I found some other great looking camembert recipes too! Check out Warm Camembert with Wild Mushroom Fricase or Brussel Sprout and Camembert Gratin in Butternut Squash.

Monday, July 23, 2007

Menu Plan Monday - July 23

I have been picking recipes out of this month's Australian Table magazine. Ryan left it in the car for me on my birthday. : )
Impossible Pie (it's a quiche, i think)
Turkey Chops
Vegetable Crumble
Beef Stew
Kidney Bean and Spinach Curry (not sure about this one).

Happy Monday!

A celebration eight

Rosie sort-of tagged me for a meme of 8 odd facts about me. And this week I have celebrated my birthday, and 101 blog posts. So here's a list to mark the occasion:
1. Birthday parties were infrequent when I was growing up. But every birthday was marked by afternoon tea at my cousin's house, with fairybread and a sticky bun.
2. Our current birthday cake of choice is Cherry Ripe Mud Cake (the Women's Weekly version). So sickly sweet, but so very, very good.
3. I read just as many 'writer' blogs as I do foodie blogs. It's my favourite way to procrastinate.
4. I am saving up for a macro lense so I can take better food photo's. Which is a bit silly, because Ryan takes all the best photos around here, including the foodie ones.
5. I love peanutbutter and banana toasted sandwhiches.
6. I was very good at acquiring other people's lollies when I was a kid. I convinced one sister that clinkers tasted gross, so she should give them all to me. I have left a trail of mintie wrappers, and told my youngest sister that a mintie-monster raided her showbag. And please never ask my mother about the TimTams!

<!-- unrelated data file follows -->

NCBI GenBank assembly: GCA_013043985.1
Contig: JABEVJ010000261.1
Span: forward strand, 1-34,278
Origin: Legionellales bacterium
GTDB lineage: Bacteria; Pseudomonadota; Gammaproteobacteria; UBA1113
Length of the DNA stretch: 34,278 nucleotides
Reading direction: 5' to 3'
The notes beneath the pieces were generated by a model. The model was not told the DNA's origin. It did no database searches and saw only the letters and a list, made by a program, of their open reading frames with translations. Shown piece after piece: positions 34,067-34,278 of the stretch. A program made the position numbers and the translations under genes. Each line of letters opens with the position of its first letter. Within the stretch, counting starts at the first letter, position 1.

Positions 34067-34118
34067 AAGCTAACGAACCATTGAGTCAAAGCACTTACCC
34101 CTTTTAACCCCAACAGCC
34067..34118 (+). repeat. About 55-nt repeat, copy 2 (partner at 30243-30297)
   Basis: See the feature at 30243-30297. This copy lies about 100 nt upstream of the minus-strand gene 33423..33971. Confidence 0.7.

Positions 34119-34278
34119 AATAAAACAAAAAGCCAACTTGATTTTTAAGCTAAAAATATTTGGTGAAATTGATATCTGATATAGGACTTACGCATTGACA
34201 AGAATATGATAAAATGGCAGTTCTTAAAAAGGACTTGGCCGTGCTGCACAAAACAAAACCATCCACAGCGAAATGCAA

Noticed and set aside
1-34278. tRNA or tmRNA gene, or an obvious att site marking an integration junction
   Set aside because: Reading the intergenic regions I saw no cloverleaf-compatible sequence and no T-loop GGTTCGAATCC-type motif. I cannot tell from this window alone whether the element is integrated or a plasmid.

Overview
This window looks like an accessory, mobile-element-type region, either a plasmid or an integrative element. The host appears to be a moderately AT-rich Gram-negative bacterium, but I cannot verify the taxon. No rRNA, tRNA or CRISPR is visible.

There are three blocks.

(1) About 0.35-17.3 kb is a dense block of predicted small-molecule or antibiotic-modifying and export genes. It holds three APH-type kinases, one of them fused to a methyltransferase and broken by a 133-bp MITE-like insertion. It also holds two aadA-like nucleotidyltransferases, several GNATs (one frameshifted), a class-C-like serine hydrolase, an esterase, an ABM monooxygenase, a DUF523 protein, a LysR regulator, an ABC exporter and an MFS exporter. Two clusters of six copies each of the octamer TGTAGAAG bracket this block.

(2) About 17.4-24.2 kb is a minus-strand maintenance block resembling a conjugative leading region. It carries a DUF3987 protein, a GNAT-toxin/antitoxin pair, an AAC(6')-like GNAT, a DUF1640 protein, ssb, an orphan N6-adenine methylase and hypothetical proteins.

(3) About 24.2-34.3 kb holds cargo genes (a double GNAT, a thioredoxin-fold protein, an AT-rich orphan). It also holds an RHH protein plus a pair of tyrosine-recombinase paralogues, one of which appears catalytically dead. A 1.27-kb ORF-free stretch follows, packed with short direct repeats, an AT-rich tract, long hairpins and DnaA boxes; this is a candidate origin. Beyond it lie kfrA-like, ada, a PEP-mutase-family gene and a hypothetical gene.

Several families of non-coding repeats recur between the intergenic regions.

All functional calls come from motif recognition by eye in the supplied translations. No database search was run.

7. I think I have every Donna Hay magazine published in the last 3 years
8. We have been known to re-organise trips to Sydney and Melbourne, in order to go past Haig's chocolates.

Sunday, July 22, 2007

Fajita's for cheats

I love Mexican food. I love beans, I love hot chilli flavours cut with cheese and sour cream, and I'll eat just about anything on a tortilla.
To make good fajitas, you take a big chunk of good steak and marinate it overnight. You fry it up, let it rest, and slice it as thin as you can. Then you wrap it up in a tortilla with fried up onions and capsicums and serve with all those other mexican goodies (guacamole, bean dip, grated cheese, fresh chillis).
Unfortunately, it was 7pm, and all I had was a half defrosted piece of stewing beef, some left over kidney beans and half an avocado. So here is a fajita recipe for when you don't have time to do it properly.
Cheats Fajita's
Slice up your beef as thin as you can, across the grain. Leave it to marinate (for as long as you can) in lemon juice, crushed garlic and finely chopped chilli. I used 2 cloves of garlic and one mild chilli.
Search your fridge for any non-root vegetables. I found a red capsicum and a bunch of silverbeet. Slice an onion, throw in a frying pan with all the vegetables (except the silverbeet). Add some ground cumin, ground coriander and some more garlic - fry til aromatic and the vegetables are beginning to soften.
Acquire some tortillas. Mine were in the freezer, but Hillbilly Housewife has some great recipes if you've got more time.